Effects of College Selectivity and College Major on First Job Attainment among Male and Female University Graduates:

DOI Web Site 12 References Open Access
  • TOYONAGA Kohei
    Graduate School of Education, The University of Tokyo JSPS Research Fellow

Bibliographic Information

Other Title
  • 出身大学の学校歴と専攻分野が初職に与える影響の男女比較分析
  • 出身大学の学校歴と専攻分野が初職に与える影響の男女比較分析 : 学校歴効果の限定性と専攻間トラッキング
  • シュッシン ダイガク ノ ガッコウレキ ト センコウ ブンヤ ガ ハツ ショク ニ アタエル エイキョウ ノ ダンジョ ヒカク ブンセキ : ガッコウレキ コウカ ノ ゲンテイセイ ト センコウ カン トラッキング
  • Limited Scope of College Selectivity Effects and Tracking between College Majors
  • 学校歴効果の限定性と専攻間トラッキング

Search this article

Abstract

<p>In this paper, I examine the effects of the degree of college selectivity in terms of admission and college major on first job attainment, paying attention to the different experiences of men and women. Through better access to higher education, relative disparity within college educational attainment has increased. In this context, previous research has focused on the effect of college selectivity, while overlooking the effect of college major or social background. In addition, researchers did not examine the experiences of women. Using integrated SSM data from 1995, 2005, and 2015, I focus on college major and social background, paying attention to women with four-year university degrees. Results of the analysis revealed three points. First, while college selectivity affected company size as a signal of trainability, college major is seen as a signal of application potential for professionals. Second, the effect of social background on the first job is mediated by college major, rather than by college selectivity. Therefore, college major choice with regard to future job aspiration plays an important role in explaining intergenerational mobility in Japan. Third, there is a gender difference in the effect of college major on the first job. For large companies, men who graduate from the humanities suffer from a negative evaluation from potential employers, while women do not. In contrast, when considering professional jobs for graduates of the STEM fields, women are less likely to be hired compared to their male counterparts—even when graduating with the same major. To summarize, this study shows that college selectivity has a limited scope in determining company size of graduates' first jobs. It also shows that differences between college majors plays an important role depending on social status and gender.</p>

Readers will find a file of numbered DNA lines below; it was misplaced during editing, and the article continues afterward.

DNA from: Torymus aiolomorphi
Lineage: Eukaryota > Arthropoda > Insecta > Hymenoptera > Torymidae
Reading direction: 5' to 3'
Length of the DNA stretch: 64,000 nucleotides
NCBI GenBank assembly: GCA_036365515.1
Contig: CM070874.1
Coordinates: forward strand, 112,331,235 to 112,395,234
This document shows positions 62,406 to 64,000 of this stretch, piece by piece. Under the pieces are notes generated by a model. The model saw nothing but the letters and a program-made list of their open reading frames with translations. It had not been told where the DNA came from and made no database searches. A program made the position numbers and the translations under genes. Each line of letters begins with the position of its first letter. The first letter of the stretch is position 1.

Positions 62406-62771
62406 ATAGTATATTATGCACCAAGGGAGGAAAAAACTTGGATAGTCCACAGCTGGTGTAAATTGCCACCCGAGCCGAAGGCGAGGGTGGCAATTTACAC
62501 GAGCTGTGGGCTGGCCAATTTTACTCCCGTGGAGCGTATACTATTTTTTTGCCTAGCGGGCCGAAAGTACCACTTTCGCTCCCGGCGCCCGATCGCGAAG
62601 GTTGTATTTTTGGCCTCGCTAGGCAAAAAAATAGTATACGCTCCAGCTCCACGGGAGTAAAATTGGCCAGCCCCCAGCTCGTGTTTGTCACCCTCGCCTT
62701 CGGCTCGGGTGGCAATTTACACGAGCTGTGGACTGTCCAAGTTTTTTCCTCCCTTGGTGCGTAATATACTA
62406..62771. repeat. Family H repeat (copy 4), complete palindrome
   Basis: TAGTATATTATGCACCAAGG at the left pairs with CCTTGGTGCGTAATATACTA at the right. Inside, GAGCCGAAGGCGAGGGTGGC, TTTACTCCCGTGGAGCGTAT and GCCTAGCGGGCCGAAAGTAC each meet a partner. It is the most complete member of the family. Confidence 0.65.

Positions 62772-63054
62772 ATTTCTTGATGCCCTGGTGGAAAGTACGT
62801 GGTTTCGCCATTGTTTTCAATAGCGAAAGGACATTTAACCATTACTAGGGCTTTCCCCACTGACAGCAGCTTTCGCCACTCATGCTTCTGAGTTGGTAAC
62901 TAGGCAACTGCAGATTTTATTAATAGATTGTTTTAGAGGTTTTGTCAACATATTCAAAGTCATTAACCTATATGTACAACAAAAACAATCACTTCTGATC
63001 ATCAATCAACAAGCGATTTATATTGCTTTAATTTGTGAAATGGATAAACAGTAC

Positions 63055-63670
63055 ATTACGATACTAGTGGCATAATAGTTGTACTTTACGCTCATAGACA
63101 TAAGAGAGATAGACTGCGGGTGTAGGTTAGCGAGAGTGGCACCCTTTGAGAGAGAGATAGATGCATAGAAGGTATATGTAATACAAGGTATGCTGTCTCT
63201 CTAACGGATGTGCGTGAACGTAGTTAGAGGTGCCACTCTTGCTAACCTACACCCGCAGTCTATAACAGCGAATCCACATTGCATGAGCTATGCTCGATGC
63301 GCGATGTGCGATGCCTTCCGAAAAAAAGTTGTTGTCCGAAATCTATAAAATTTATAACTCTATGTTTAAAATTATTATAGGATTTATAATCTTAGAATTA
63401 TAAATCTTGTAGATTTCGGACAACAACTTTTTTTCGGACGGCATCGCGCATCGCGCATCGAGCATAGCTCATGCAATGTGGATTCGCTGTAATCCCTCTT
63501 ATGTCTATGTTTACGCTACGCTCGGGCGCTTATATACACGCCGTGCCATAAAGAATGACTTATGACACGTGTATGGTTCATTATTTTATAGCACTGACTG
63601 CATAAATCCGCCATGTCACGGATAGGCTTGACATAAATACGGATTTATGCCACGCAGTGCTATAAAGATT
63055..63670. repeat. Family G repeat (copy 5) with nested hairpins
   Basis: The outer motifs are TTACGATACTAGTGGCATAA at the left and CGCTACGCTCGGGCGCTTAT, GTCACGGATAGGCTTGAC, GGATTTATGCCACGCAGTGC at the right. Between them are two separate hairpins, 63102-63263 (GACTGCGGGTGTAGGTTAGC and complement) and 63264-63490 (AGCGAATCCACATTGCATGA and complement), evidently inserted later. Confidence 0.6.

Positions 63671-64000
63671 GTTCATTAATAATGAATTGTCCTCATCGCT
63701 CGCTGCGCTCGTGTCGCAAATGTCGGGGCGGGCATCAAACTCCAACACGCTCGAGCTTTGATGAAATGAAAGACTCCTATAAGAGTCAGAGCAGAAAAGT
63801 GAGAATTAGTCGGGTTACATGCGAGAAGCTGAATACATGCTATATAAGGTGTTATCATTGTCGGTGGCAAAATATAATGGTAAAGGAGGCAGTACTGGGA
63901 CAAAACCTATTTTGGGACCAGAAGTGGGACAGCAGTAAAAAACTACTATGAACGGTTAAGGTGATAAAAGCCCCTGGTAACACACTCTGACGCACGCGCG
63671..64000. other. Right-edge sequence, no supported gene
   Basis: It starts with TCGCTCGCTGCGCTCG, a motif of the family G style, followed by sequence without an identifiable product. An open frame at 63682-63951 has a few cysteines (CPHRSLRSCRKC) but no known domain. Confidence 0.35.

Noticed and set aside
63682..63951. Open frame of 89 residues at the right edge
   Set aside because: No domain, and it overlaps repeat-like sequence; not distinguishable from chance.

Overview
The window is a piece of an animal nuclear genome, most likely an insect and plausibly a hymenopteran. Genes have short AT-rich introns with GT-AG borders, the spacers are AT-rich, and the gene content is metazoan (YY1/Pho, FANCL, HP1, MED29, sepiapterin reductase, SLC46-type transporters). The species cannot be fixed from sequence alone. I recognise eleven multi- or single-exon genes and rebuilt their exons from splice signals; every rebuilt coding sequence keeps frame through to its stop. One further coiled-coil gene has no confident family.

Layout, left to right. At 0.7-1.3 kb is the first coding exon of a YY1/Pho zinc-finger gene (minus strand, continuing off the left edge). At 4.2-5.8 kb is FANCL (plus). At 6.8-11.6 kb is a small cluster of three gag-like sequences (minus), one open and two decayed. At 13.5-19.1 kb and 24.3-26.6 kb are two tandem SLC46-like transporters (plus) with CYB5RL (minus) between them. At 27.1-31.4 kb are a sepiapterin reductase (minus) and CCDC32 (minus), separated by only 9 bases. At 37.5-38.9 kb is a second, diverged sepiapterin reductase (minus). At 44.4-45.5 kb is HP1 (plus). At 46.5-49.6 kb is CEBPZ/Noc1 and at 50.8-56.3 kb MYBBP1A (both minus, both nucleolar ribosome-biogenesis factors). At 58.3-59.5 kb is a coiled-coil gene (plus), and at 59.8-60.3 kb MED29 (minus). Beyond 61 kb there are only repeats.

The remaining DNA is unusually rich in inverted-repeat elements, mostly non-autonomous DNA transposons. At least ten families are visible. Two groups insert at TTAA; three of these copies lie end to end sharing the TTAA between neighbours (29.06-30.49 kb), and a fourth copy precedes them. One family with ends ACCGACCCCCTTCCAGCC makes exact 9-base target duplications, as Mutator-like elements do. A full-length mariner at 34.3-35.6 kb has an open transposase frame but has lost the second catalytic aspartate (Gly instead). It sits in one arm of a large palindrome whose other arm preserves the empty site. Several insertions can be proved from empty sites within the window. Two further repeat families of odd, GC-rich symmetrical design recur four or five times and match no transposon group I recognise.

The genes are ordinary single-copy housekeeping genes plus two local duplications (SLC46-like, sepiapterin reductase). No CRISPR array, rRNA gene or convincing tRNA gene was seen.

Journal

References(12)*help

See more

Related Projects

See more

Details

Report a problem

Back to top